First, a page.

War stories are often complex tales involving many characters, emotions, motives and struggles. Their stories traverse high and low moments of intense battle and inner reflection. Some war stories outwardly depict war as an act of battle, with the fight itself as the driving force of the story. Then there’s Stanley Kubrick, whose war stories are anti-war sentiment pieces of unconventional style.
Instead of focusing entirely on the war itself, his films capture the mental developments of the soldiers and their emotions. They go beyond normal war stories and examine the soldiers, their motivations, and their relationships to each other and the war. Paths of Glory (1957) is often cited as the best of Kubrick’s anti-war investigations. As DigitalSpy writes, “With its minute focus on one botched WWI assault (and its terrible aftermath), it lays bare a piercing insight into how warfare brings out the worst in mankind, not only in the hellish, barbaric conditions of the trenches but also the insane ingenuity whereby these conditions are actively engineered by callous generals for whom 'glory' is just a buzzword for career advancement.”
But thirty years later, he returned to war with Full Metal Jacket (1987), a film that showed these same harrowing effects in a modern setting, again telling an unconventional story.
The motivation for fighting is a necessary aspect of every war movie. People fight wars over a variety of reasons; money, power, land, honor, freedom, women, reputation. Most characters in war stories give the viewer a clear understanding of their individual goal in the battle, and the reason they are there. It is often brought up as a subject of conversation among the soldiers at some point. They will ask themselves why they are there, explain how they got where they are, and examine their personal motives for continuing. It builds a relationship with the audience by establishing characters to which we can relate, and buds a camaraderie among a gang of people we know won’t all finish the film alive.
However, Full Metal Jacket denies the audience this clarity. The motives of its soldiers stay unknown, which provides a unique perspective. The film is divided into two parts: The first half takes place at a basic training camp in South Carolina, where the recruits go through the dehumanizing process of becoming Marine-trained “instruments of death.” The second half moves to Vietnam and into battle itself during the Tet offensive. During both halves, characters are challenged to understand the reasons they are fighting.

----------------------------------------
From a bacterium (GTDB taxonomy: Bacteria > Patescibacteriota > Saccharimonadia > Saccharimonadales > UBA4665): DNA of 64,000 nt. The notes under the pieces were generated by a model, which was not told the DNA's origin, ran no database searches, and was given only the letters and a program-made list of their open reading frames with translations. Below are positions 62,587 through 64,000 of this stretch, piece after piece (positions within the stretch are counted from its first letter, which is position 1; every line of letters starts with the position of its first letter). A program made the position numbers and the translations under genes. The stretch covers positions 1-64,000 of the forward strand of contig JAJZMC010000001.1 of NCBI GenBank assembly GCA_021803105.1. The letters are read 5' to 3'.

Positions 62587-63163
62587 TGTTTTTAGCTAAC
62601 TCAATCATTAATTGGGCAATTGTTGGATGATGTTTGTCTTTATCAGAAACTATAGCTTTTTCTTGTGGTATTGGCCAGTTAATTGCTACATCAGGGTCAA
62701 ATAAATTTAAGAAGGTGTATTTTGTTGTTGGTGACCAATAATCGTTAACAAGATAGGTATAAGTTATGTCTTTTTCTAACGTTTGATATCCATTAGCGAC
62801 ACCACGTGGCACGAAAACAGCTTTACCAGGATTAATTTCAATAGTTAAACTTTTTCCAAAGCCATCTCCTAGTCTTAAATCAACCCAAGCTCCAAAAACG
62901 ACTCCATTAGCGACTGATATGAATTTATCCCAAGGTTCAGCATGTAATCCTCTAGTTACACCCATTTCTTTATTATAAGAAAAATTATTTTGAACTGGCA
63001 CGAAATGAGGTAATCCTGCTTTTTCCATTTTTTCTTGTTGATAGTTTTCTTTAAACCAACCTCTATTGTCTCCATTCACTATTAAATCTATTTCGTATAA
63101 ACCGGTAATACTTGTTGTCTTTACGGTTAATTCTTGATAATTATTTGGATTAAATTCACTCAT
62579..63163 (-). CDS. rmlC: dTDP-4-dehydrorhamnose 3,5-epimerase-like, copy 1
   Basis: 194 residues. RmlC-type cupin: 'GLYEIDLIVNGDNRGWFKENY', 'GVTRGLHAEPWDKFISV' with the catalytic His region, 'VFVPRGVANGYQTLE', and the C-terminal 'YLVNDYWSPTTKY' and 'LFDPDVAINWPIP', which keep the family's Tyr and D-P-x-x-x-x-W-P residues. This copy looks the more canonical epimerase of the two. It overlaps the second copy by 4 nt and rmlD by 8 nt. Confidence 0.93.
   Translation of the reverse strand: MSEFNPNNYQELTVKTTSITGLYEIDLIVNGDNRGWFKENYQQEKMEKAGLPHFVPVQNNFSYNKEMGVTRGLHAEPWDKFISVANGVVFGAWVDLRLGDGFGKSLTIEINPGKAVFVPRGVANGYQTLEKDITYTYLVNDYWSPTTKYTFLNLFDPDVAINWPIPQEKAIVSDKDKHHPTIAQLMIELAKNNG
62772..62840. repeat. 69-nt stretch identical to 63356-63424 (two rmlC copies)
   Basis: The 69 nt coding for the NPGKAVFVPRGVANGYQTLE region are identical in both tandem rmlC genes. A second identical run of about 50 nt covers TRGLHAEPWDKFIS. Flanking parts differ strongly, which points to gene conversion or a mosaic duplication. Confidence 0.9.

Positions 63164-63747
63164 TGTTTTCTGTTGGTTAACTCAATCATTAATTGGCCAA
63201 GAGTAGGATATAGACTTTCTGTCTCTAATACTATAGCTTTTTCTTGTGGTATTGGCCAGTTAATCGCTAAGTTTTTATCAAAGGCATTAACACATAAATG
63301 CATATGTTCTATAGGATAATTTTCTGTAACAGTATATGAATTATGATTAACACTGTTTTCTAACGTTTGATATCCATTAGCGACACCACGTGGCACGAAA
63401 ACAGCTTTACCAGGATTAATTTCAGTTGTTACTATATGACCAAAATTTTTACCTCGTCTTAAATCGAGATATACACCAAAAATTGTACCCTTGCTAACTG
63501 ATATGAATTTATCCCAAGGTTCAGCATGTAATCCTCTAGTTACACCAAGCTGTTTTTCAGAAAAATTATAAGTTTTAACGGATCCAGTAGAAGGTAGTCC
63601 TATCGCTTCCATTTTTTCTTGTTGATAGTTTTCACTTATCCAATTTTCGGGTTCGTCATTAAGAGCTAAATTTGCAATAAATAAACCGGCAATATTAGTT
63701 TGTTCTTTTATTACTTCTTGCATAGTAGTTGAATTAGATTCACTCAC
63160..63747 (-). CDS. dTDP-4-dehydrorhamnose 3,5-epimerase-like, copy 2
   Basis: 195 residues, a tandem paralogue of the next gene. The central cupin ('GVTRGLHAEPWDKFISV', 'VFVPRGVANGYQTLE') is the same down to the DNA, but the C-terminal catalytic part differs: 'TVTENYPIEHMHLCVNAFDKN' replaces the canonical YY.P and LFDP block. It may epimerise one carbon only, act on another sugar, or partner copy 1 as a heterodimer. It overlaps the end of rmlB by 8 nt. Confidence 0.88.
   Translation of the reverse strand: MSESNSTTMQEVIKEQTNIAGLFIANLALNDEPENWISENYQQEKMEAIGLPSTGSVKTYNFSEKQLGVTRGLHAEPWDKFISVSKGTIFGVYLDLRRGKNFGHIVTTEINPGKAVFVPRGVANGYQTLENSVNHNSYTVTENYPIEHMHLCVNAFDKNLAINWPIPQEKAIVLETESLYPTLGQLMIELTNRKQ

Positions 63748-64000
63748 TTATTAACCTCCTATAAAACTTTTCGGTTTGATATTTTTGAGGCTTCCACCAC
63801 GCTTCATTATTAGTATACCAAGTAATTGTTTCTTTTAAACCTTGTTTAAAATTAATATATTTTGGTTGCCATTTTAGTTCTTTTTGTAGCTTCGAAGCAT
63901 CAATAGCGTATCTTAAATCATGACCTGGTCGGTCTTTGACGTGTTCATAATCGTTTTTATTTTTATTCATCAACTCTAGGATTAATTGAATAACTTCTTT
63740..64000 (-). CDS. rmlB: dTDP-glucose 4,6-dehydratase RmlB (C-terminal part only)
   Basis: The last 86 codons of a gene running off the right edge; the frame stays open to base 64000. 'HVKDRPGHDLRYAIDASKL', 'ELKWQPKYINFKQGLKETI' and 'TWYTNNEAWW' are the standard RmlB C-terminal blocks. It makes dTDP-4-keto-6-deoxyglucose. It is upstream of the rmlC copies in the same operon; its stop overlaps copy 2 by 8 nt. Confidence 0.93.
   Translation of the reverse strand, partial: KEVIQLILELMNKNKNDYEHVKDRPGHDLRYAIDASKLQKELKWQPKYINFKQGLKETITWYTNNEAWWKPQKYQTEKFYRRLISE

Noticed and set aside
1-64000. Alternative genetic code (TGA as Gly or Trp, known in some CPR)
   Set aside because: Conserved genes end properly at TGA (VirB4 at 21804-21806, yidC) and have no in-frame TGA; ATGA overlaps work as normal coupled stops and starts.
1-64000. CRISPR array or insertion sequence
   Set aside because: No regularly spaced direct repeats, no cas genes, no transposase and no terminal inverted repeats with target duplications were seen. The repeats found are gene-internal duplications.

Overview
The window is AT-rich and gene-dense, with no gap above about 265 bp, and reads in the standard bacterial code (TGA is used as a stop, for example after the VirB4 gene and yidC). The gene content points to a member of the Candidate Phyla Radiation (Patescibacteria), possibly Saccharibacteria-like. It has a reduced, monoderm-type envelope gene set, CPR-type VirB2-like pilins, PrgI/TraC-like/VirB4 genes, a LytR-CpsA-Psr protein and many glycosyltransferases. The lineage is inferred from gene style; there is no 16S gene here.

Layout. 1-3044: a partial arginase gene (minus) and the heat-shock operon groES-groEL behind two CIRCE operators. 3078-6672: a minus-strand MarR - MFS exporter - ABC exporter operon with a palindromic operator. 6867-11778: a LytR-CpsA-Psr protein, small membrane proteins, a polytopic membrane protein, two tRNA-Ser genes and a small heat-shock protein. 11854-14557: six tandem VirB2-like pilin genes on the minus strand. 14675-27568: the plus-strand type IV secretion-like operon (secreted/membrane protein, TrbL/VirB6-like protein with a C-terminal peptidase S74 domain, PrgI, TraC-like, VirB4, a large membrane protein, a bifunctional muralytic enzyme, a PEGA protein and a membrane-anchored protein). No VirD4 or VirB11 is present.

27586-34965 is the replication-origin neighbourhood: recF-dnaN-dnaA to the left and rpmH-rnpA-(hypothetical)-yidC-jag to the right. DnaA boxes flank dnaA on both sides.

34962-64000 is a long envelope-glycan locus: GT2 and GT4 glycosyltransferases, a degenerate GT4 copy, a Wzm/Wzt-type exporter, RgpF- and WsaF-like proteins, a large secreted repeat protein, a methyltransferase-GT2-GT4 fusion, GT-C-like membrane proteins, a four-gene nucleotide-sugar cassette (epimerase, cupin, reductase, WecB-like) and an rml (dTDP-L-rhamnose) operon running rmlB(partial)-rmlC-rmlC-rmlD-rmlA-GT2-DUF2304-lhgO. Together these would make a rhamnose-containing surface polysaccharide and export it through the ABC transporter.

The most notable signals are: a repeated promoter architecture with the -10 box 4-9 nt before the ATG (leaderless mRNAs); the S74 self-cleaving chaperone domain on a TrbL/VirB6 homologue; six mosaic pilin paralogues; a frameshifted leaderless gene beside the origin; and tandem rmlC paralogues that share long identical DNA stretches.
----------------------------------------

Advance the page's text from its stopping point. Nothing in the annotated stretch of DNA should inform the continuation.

To focus primarily on one character, one can look at the Joker (Matthew Modine) as the film’s “lead.” The first time he speaks in the film, it’s in the form of a John Wayne impersonation to which the terrifyingly hard-headed drill sergeant Hartmann (R. Lee Ermey) responds by giving the platoon a speech about how they are no longer people, but scum that must be trained into lethal uniformed killing machines. Joker is a man who stands up for his beliefs when confronted by Hartmann, and for that he is admired. When asked why he fights in the war, he says “to kill.” Yet, he does not seem like a killer, and after basic training he takes a job as a Stars and Stripes reporter, a fairly pacifist occupation for someone during wartime. The other characters never say a word about why they are in the marines or what they are fighting for, true or untrue, until the second half of the story.
Full Metal Jacket is ultimately a story of humanity set against the backdrop of violence and death. Most of the characters take to the dehumanizing process of basic training as the military expects, especially overweight recruit dubbed Gomer Pyle (Vincent D’Onofrio) who, after constant assault and torture, becomes a highly skilled fighter who goes so insane from the process he ends the lives of himself and sergeant Hartmann in the barracks on the final day of training. He represents the sour outcome of military training as presented in the film.
The marines are given ridiculous prayers to say to their rifles before bed, worshipping them. They follow orders blindly from fear of the sergeant and the image of the corps. This is all true for everyone but Joker. He seesm to serve as an icon of man’s intolerance to this militarizing process.